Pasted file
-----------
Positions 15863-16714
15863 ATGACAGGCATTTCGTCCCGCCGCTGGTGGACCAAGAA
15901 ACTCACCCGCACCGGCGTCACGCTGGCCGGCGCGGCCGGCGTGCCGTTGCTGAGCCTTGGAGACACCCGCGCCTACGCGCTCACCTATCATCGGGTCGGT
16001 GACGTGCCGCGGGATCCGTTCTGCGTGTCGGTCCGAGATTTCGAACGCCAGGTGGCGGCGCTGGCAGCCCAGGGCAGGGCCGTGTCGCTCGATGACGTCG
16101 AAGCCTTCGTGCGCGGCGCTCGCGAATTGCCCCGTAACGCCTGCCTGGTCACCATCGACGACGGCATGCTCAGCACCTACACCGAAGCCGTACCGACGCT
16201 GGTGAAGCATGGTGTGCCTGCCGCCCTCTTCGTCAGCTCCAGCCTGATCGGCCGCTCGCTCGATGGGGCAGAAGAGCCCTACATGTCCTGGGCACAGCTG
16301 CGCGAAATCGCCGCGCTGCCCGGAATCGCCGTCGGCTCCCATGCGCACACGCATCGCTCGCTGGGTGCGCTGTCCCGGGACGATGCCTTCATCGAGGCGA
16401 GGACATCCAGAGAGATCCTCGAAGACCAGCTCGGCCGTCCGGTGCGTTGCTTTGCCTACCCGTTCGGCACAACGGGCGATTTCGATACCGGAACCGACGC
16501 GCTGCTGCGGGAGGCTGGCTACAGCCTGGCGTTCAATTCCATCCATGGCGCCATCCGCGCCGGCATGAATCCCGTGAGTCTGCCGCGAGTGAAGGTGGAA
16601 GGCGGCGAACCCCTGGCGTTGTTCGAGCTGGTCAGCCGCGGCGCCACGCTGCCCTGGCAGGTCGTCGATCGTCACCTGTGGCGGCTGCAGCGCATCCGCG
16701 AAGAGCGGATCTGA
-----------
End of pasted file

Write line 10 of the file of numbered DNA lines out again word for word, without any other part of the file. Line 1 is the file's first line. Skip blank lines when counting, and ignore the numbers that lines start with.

16601 GGCGGCGAACCCCTGGCGTTGTTCGAGCTGGTCAGCCGCGGCGCCACGCTGCCCTGGCAGGTCGTCGATCGTCACCTGTGGCGGCTGCAGCGCATCCGCG